Made-in-England favourite The King’s Speech leads the race for the British Academy Film Awards, Britain’s equivalent of the Oscars, with 14 nominations, including best picture.
Colin Firth is odds-on favourite for a best actor trophy for his performance as stuttering monarch King George VI, with Geoffrey Rush nominated for best supporting actor as the unconventional speech therapist who treated him. Helena Bonham Carter is up for best supporting actress for playing the king’s wife, the Queen Mother Elizabeth.
The list was announced on Tuesday. The King’s Speech faces strong competition from psychosexual ballet thriller Black Swan, which has 12 nominations, and the mind-bending saga Inception, with nine.
Endurance story 127 Hours and Coen brothers Western True Grit have eight nominations each.
The Social Network, the story of the founding of Facebook, has six nominations including best picture, Aaron Sorkin’s screenplay and David Fincher’s direction. Jesse Eisenberg received a best actor nomination for his turn as Facebook’s college-student founder Mark Zuckerberg.
As well as The King’s Speech and The Social Network, the best-picture nominees are Black Swan, Inception and True Grit.
The separate category of best British film pits The King’s Speech against 127 Hours, Another Year, Four Lions and Made in Dagenham.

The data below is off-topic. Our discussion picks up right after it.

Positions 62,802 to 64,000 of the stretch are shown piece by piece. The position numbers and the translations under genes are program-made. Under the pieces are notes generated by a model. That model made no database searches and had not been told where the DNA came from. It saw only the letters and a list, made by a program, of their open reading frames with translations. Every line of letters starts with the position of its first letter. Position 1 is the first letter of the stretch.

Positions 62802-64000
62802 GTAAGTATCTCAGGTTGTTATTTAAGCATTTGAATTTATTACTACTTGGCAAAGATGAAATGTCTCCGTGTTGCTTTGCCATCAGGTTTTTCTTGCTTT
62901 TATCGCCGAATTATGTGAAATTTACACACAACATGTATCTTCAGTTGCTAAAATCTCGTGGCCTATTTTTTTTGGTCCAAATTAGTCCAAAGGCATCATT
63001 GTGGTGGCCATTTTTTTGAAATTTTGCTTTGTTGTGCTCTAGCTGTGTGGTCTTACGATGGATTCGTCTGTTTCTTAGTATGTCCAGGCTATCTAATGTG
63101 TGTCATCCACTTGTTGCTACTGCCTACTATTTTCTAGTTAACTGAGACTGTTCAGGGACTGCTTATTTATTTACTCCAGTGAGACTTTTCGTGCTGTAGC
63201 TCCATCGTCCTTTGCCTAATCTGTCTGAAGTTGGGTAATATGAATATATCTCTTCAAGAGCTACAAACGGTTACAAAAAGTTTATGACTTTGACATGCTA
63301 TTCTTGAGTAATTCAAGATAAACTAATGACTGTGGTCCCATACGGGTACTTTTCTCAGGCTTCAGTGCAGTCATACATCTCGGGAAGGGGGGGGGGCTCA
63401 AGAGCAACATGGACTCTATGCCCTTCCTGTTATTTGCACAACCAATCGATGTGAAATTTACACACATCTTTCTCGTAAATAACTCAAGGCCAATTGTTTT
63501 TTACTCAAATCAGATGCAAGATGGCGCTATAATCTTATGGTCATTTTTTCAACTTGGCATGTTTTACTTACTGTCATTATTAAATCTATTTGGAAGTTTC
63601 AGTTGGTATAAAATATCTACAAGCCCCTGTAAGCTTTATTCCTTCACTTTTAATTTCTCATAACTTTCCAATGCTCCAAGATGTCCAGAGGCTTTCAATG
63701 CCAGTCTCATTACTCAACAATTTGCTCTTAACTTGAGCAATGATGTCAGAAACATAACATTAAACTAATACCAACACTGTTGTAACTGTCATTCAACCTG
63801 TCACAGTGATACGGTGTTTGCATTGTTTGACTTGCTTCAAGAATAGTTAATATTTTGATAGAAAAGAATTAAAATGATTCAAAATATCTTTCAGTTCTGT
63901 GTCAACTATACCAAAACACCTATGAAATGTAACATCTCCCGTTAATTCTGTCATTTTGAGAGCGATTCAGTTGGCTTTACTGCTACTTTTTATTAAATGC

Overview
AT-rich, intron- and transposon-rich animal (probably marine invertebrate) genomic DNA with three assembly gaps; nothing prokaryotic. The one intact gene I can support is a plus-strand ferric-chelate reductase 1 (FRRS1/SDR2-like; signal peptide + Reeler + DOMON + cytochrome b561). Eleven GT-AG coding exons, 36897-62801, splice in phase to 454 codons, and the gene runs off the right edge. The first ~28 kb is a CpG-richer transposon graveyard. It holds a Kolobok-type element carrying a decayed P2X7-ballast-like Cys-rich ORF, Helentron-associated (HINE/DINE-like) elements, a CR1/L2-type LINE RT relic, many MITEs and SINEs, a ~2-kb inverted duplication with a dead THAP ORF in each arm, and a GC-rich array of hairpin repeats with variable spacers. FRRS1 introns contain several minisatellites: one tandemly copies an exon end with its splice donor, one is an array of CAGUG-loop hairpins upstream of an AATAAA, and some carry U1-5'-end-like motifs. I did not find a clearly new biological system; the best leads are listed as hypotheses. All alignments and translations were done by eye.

The best-actor contenders are Firth, Eisenberg, James Franco for 127 Hours, Javier Bardem for Biutiful and Jeff Bridges for True Grit.
Annette Benning and Julianne Moore are both best-actress nominees for The Kids Are All Right, along with Natalie Portman for Black Swan, Noomi Rapace for The Girl With the Dragon Tattoo and Hailee Steinfeld for True Grit.
Best-director nominees are Fincher for The Social Network, Tom Hooper for The King’s Speech, Danny Boyle for 127 Hours, Darren Aronofsky for Black Swan and Christopher Nolan for Inception.
The British awards, known as BAFTAs, will be handed out on February 13, two weeks before the Academy Awards in Hollywood. They are considered an important indicator of likely Oscar success.
Last year, Iraq war drama The Hurt Locker won six BAFTAs, including best picture — then repeated the feat at the Oscars.